The second and third days of July, 1863, were also the second and third days of the Battle of Gettysburg. Over the next 48 hours, American soldiers would struggle against one another and hallow the Pennsylvania ground, as President Abraham Lincoln would later famously say. The Confederate Army of Northern Virginia would hold the upper hand at the end of today’s fighting. But on July 3rd, the roles reversed and the Confederate army would retreat on July 4th, changing the course of the war.
The battlefield would later be dedicated as a national cemetery, the ceremony for which would be the platform for President Lincoln’s Gettysburg Address. It is now a part of the National Park Service.
“We are met on a great battlefield of that war. We have come to dedicate a portion of that field, as a final resting place for those who here gave their lives that that nation might live. It is altogether fitting and proper that we should do this. But, in a larger sense, we can not dedicate, we can not consecrate, we can not hallow this ground. The brave men, living and dead, who struggled here, have consecrated it, far above our poor power to add or detract.” -President Lincoln in the Gettysburg Address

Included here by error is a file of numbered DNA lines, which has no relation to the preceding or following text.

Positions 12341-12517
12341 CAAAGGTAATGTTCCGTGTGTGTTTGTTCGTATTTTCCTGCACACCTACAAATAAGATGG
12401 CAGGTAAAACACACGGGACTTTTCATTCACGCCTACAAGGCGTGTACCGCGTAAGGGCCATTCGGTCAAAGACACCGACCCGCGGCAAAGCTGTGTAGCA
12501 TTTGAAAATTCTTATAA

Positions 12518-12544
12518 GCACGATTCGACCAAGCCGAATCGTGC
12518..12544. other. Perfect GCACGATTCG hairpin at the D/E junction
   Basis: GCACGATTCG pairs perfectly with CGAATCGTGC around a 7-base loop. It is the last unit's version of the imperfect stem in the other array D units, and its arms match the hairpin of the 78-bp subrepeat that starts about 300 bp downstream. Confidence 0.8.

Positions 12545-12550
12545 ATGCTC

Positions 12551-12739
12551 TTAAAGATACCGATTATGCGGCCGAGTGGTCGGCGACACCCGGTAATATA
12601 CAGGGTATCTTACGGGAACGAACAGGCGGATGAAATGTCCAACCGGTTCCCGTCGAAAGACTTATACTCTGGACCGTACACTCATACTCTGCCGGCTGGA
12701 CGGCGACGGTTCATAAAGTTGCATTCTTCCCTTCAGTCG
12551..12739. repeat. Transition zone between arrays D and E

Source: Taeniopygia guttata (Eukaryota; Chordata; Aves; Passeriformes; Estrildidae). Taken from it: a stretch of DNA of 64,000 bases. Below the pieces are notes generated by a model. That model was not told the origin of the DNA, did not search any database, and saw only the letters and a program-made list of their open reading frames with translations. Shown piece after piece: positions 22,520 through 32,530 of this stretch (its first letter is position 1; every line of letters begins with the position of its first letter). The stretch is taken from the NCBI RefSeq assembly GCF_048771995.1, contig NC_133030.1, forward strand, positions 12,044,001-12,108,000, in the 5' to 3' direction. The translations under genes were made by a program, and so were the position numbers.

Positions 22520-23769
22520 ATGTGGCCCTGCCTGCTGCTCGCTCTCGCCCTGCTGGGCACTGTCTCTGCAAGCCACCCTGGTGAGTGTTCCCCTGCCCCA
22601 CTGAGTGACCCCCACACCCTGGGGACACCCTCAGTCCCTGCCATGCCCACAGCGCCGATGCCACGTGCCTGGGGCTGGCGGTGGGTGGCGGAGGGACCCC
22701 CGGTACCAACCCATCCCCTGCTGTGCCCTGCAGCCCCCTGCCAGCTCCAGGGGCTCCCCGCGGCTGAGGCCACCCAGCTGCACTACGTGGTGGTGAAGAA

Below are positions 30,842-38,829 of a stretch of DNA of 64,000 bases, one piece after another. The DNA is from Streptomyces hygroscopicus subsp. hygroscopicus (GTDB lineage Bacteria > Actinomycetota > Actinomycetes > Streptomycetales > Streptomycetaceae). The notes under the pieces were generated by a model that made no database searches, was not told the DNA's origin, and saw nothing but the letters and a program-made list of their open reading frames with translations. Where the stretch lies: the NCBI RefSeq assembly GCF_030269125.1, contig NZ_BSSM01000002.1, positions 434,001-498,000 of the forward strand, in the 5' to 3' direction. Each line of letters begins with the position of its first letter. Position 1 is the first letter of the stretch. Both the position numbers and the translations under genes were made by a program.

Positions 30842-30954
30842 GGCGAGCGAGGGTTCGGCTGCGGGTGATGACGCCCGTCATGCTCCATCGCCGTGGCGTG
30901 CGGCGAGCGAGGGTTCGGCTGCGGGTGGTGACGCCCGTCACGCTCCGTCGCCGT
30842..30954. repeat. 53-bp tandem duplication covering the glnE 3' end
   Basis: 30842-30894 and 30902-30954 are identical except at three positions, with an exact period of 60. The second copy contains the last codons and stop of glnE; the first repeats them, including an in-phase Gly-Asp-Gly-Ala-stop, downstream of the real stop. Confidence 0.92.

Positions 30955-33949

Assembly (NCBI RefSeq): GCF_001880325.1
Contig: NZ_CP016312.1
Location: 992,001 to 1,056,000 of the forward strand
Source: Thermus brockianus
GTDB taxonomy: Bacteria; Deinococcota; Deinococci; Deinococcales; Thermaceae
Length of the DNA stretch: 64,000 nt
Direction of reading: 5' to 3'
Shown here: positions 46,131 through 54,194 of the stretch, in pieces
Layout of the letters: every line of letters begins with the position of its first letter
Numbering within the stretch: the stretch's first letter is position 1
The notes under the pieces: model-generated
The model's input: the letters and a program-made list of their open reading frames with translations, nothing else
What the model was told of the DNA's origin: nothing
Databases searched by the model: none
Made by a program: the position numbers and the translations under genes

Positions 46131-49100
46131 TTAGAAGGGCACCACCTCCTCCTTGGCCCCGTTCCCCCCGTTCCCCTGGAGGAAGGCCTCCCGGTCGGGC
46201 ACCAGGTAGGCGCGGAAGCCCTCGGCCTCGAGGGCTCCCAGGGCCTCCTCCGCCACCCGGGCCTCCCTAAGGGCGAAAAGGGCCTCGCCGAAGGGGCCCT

In the years immediately following the Civil War, the nation’s leaders called desperately for reform as they struggled to rebuild a society scarred by death and mass destruction. Recognizing America’s need for enlightened leadership, Republican senator Henry Blair (1834-1920) of New Hampshire embarked on an ambitious crusade to enact dramatic progressive changes. Gordon B. McKinney’s Henry Blair’s Campaign to Reform America: From the Civil War to the U.S. Senate sheds light on Blair’s remarkable political career, spanning his service in the Union army, his election to the New Hampshire legislature, his achievements as a U.S. senator and spokesman for the reform wing of the Republican Party, and his later work as a lobbyist.